43 votes
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Lagrange four squares theorem

The set $X$ doesn't have to be the set of non-negative integers. This was known already to Härtter and Zöllner in 1977, who constructed an $X$ of the form $\{ 0, 1, 2, \ldots \} \setminus S $ for an ...
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27 votes
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Is it true that $\{x^4+y^2+z^2:\ x,y,z\in\mathbb Z[i]\}=\{a+2bi:\ a,b\in\mathbb Z\}$?

Yes, it is true that $\{ x^{4} + y^{2} + z^{2} : x, y, z \in \mathbb{Z}[i] \} = \{ a + 2bi : a, b \in \mathbb{Z} \}$. Indeed, one can even take $x$ to be either $0$ or $1$ in all cases. Because $y^{2}+...
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  • 17.8k
26 votes
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Distribution of $a^2+\alpha b^2$

There is a positive proportion of such integers and this follows from work on the Berry-Tabor conjecture due to Eskin, Margulis and Mozes (there is work by many others on this; see these papers for ...
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  • 42.4k
26 votes
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Primes that are sums of two squares with constraints on the squares

Hecke showed that there are infinitely many primes of the form $p=a^2+b^2$ with $a = o(\sqrt{p})$. Ankeny improved this to $o(\log p)$, conditional on the Extended Riemann Hypothesis. Harman and Lewis ...
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20 votes
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SOS polynomials with rational coefficients

In general you can't write $p = f^2 + g^2$ in ${\bf Q}[x]$ at all, let alone do so efficiently. For example, $2 x^2 + 3$ is positive for all $x$ (and is the sum of three squares, $(x+1)^2 + (x-1)^2 + ...
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19 votes
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Many representations as a sum of three squares

The formula for $r_3(n)$ essentially connects this with a class number of an imaginary quadratic field, or (apart from the $\sqrt{n}$ scaling) with the value of an $L$-function at $1$. So your ...
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  • 42.4k
19 votes
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Lagrange four-squares theorem --- deterministic complexity

As far as I know, this is still an open problem. This is discussed in Section $5$ of the paper Finding the four squares in Lagrange's theorem by Pollack and Treviño. They mention that there is a ...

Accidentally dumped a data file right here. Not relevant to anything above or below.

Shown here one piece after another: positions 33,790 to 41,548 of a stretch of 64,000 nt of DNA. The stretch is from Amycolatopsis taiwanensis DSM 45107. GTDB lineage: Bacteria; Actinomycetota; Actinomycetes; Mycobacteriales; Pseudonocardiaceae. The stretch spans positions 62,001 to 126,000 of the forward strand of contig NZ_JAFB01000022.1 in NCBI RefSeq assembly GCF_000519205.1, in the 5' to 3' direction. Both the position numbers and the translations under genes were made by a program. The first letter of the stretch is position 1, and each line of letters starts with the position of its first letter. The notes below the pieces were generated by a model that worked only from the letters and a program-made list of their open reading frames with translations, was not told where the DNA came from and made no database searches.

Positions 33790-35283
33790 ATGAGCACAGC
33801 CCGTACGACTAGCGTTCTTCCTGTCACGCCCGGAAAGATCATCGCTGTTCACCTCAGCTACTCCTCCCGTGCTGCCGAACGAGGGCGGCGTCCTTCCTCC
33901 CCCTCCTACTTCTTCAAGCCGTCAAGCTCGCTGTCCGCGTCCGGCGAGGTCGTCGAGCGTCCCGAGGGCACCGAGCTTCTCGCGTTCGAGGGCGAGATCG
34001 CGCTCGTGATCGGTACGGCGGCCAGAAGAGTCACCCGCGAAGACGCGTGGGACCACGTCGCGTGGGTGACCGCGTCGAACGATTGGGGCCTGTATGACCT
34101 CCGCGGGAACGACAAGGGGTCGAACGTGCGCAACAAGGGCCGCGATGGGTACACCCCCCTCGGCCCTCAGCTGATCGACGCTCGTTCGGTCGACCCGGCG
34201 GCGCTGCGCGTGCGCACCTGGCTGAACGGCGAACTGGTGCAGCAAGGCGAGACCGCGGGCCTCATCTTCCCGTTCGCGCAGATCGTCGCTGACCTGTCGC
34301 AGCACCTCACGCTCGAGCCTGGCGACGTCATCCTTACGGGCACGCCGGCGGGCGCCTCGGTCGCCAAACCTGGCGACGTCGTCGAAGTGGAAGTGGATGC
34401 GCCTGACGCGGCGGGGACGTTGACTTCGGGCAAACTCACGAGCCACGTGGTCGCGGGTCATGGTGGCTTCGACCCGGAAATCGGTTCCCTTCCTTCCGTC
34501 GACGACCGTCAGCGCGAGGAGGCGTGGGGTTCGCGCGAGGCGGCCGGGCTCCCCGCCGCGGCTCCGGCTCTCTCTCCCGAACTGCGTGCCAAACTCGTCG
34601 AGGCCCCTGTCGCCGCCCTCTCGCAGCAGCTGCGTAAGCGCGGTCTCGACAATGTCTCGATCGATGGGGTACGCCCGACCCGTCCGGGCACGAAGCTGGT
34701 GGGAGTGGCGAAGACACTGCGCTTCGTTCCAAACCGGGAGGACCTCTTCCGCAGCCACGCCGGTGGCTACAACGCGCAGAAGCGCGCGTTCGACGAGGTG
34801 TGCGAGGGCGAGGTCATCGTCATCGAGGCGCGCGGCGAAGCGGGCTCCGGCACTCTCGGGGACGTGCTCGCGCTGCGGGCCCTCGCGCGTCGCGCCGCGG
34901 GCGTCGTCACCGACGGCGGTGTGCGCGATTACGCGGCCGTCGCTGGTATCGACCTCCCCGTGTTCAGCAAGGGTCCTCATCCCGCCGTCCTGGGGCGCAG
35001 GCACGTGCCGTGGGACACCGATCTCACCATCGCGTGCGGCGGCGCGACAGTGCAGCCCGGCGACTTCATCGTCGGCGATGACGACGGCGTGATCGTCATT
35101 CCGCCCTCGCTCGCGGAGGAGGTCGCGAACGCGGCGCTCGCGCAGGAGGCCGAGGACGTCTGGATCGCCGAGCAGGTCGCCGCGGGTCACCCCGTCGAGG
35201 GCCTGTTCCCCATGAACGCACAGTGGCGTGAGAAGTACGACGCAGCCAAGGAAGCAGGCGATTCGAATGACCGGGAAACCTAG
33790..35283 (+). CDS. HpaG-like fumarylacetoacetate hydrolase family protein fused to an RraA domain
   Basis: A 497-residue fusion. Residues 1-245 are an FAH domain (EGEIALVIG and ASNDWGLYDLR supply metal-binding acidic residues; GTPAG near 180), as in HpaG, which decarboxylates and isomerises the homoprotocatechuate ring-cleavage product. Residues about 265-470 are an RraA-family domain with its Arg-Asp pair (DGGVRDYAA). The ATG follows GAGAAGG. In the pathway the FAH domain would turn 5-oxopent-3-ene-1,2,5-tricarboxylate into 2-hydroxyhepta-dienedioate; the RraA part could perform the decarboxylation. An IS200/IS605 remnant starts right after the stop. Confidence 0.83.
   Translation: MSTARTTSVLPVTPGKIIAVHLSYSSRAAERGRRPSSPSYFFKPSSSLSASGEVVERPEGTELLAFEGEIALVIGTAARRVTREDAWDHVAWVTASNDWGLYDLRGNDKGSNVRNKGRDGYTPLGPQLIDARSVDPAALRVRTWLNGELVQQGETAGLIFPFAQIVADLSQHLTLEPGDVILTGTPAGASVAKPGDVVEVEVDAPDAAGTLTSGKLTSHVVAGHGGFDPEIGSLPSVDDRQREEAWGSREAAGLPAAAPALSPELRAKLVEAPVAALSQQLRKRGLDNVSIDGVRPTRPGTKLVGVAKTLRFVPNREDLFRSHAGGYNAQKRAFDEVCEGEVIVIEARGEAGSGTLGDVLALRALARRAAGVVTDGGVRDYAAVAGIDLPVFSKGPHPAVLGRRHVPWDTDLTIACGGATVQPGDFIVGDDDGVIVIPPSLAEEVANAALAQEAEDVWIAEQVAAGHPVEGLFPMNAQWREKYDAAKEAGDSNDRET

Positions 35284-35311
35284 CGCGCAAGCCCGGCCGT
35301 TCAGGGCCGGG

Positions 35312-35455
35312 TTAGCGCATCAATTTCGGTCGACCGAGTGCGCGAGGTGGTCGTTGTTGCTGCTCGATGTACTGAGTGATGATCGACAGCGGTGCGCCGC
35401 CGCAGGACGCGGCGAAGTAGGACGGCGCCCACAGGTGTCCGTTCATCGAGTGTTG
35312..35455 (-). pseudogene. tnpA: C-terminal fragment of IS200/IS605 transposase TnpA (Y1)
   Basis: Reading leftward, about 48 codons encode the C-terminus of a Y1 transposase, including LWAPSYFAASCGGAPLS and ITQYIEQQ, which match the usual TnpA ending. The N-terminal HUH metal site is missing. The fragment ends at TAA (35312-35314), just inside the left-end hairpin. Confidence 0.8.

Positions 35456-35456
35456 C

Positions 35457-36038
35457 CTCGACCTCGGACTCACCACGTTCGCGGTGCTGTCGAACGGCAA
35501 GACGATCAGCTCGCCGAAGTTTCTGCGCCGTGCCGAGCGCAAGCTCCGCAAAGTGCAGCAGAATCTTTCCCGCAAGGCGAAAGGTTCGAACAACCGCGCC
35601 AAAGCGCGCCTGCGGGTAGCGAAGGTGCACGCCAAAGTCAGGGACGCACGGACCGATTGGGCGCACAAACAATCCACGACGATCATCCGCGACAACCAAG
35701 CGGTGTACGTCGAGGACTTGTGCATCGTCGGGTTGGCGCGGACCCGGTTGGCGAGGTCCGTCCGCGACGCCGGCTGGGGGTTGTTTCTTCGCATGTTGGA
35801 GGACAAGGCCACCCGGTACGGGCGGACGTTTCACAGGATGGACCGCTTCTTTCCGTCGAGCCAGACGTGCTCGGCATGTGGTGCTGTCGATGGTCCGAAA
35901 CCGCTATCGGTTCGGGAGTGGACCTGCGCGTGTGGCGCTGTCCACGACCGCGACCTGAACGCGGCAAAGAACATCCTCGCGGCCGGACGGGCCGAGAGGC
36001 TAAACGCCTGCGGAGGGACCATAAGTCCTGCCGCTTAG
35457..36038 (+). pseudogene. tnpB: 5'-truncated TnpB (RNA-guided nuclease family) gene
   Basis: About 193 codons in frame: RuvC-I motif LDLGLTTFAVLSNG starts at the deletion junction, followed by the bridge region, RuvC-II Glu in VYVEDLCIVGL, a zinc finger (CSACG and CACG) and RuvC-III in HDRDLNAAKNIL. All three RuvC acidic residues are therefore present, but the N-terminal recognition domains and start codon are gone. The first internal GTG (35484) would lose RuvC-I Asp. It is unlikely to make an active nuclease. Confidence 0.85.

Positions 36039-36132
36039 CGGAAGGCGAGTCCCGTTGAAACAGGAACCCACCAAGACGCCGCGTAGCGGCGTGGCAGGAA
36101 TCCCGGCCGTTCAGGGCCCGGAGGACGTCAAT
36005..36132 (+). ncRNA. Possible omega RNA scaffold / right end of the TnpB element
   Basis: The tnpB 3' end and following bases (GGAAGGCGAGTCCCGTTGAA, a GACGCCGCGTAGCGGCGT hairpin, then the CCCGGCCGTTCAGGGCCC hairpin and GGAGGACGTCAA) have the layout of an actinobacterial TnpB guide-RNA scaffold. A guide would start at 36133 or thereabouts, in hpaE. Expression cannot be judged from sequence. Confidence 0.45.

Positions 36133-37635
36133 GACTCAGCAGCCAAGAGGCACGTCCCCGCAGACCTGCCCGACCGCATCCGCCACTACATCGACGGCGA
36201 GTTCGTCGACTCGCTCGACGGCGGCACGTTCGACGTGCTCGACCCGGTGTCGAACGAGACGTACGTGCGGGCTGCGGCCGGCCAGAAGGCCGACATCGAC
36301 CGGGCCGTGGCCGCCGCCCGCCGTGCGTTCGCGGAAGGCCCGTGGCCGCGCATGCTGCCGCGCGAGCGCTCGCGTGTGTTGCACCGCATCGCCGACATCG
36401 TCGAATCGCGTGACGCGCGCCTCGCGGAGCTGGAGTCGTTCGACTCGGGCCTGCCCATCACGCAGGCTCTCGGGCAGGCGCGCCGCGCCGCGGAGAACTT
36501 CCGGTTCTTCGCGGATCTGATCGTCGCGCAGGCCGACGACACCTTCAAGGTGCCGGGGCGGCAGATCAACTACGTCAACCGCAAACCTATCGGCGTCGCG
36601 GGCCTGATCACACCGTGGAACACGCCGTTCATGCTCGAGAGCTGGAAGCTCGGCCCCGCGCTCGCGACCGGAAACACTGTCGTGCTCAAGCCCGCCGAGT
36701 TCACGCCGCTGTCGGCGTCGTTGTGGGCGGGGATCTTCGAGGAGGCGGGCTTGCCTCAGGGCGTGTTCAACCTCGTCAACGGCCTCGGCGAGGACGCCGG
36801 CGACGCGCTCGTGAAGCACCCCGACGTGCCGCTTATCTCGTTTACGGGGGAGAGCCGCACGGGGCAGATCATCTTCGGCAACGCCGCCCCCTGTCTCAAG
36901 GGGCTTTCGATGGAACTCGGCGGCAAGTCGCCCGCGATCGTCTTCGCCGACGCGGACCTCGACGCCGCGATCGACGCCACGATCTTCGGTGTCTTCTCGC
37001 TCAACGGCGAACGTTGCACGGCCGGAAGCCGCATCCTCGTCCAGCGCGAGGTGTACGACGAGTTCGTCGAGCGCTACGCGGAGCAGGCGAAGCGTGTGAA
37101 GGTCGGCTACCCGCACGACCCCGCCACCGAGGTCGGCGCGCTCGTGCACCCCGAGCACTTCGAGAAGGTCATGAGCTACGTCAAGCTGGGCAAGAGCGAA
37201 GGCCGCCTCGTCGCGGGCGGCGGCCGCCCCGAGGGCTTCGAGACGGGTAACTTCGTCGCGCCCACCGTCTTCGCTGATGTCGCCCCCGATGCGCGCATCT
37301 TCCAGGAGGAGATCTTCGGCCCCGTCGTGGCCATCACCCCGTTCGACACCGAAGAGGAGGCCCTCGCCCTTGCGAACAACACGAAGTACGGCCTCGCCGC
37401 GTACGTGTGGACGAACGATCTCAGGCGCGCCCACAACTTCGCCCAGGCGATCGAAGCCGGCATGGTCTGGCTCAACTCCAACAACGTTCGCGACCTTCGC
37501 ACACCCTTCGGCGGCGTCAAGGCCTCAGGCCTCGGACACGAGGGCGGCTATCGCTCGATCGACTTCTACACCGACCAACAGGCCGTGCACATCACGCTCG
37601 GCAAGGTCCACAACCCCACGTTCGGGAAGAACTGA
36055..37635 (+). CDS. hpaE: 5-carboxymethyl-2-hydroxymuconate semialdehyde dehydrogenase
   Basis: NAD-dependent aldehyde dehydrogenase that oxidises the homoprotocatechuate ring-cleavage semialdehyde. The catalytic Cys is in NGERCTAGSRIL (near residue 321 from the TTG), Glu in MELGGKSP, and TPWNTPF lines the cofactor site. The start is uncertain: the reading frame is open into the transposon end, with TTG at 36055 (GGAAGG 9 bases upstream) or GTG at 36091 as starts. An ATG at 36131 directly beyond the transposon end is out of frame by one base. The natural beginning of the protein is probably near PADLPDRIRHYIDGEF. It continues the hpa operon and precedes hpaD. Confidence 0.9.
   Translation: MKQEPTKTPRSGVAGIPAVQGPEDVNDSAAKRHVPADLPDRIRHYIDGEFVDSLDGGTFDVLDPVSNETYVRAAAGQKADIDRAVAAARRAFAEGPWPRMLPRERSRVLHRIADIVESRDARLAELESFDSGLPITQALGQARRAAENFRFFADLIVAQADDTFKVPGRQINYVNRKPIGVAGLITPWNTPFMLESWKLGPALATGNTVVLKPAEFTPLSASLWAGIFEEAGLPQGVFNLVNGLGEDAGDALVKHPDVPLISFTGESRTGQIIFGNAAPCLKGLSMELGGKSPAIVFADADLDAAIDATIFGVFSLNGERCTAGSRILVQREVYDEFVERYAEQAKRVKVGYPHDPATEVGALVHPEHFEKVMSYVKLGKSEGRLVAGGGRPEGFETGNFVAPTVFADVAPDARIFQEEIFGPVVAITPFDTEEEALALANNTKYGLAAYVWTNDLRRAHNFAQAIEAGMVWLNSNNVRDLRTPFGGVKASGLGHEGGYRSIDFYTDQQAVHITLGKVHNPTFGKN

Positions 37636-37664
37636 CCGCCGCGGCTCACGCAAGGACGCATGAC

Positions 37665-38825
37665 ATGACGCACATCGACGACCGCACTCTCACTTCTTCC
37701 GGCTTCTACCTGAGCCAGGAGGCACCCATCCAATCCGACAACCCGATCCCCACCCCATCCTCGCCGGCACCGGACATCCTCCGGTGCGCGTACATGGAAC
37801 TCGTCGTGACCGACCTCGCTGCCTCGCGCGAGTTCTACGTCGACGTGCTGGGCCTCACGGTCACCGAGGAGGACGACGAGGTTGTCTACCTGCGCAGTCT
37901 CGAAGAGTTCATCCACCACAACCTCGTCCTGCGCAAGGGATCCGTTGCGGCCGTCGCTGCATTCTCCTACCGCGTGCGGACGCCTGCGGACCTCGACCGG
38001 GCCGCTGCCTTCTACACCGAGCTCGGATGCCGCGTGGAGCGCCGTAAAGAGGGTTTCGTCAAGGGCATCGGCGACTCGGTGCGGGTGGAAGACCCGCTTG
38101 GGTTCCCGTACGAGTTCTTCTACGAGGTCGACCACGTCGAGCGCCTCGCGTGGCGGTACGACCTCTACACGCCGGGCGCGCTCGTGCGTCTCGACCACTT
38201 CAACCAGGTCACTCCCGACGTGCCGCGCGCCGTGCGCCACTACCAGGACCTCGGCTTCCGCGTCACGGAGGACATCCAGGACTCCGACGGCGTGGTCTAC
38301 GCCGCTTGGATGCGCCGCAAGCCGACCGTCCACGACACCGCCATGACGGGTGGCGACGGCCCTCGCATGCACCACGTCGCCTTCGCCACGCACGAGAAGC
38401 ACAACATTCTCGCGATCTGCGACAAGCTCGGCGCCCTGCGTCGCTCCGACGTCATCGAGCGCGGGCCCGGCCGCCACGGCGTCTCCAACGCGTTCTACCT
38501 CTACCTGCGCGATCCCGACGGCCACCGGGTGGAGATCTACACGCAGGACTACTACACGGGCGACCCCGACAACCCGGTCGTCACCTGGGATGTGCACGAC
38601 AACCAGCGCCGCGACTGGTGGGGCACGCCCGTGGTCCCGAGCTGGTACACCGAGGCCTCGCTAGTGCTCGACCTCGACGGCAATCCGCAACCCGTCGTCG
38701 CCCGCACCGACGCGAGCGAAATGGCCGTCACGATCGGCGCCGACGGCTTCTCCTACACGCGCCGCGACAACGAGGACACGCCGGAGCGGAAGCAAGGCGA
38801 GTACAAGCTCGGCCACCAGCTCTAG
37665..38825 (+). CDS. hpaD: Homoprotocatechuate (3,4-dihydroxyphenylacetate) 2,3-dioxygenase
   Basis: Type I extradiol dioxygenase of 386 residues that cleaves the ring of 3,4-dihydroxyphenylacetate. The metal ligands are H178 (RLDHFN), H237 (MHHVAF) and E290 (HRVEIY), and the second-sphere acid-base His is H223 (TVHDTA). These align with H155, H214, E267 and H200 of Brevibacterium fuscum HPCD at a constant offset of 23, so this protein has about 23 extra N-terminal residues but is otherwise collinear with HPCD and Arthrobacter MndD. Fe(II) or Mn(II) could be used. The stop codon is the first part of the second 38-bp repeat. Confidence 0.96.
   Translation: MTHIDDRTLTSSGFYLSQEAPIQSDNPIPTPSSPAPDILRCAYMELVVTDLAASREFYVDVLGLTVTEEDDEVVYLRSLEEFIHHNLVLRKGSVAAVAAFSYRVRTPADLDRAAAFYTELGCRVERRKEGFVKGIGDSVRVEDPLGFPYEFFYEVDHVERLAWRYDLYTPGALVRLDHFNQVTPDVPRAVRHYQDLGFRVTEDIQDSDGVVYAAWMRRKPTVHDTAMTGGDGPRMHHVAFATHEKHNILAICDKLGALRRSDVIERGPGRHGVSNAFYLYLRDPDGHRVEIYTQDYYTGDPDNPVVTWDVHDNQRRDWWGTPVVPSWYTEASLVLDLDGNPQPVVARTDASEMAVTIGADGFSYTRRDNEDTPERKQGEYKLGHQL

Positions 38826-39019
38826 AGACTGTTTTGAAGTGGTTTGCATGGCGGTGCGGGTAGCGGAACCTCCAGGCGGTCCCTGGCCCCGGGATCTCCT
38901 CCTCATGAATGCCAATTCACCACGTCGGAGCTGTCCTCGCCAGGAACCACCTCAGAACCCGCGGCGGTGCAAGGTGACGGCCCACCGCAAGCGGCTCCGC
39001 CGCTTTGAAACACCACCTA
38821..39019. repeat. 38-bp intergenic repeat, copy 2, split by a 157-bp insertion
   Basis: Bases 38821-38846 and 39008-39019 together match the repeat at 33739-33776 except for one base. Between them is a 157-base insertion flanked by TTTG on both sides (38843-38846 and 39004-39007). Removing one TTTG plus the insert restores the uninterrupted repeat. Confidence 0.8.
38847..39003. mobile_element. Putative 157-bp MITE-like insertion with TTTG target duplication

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  • 28.7k
18 votes

Many representations as a sum of three squares

Let me restrict to the number of primitive representations $$r_3^\ast(n) = \left|\{(a,b,c)\in {\mathbb Z}^3 :\, a^2+b^2+c^2=n\ \text{and}\ \gcd(a,b,c)=1 \}\right|.$$ Note that $r_3(n)$ can be easily ...
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  • 85.6k
18 votes

Sum of squares and divisibility

This is not a complete answer, but just a way to transform the problem into one that can be attacked by brute force in some known way. Write $d_i^2=N/n_i$. Then your relation becomes $$\frac{1}{n_1}+ \...
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17 votes
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Realization of numbers as a sum of three squares via right-angled tetrahedra

These numbers are not very prevalent and the ratio in question goes to zero. Note first that by Legendre's theorem, a positive proportion of the numbers below $n$ may be expressed as a sum of three ...
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  • 42.4k
17 votes
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Sums of two squares in arithmetic progressions

The first result in this direction seems to be due to R. A. Smith, ``The Circle Problem in an Arithmetic Progression,'' Can. Math. Bull. 11 (2), 175–184 (1968). He showed that if we write $$\sum _{n\...
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16 votes

Jacobi's theorem on sums of two squares (reference request)

Using class field theory one can prove for every integer $n>0$ there exists a monic polynomial $f$ of degree $h(-4n)$* such that for any odd integer $m$ coprime to $n$ we have the following ...
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  • 2,371
16 votes

Extension of Dickson's theorem on integers of the form $a^2+b^2+2c^2$

Answer to Question 1. Yes, $E(\mathbb{Z})=F$. The inclusion $F\subseteq E(\mathbb{Z})$ follows from $E\subseteq E(\mathbb{Z})$ and Dickson's result $E=F$. It remains to show $E(\mathbb{Z})\subseteq F$...
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15 votes

$x^2+7y^2=2^n$ and sums of four squares

The Diophantine equation $x^2 + 7y^2 = 2^n$ is "trivial" in the sense that its solutions can be described in a very simple way (see boxed formula near the end for solutions in odd numbers ...
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  • 41.9k
15 votes
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Representing $x^3-2$ as a sum of two squares

The answer is similar to one provided here. The approach is elementary and proves stronger fact that it can be expressed as sum of two coprime squares. We consider the product $(n+2)(n^3-2)$ which is ...
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14 votes

A generalization of partition function to the sums of squares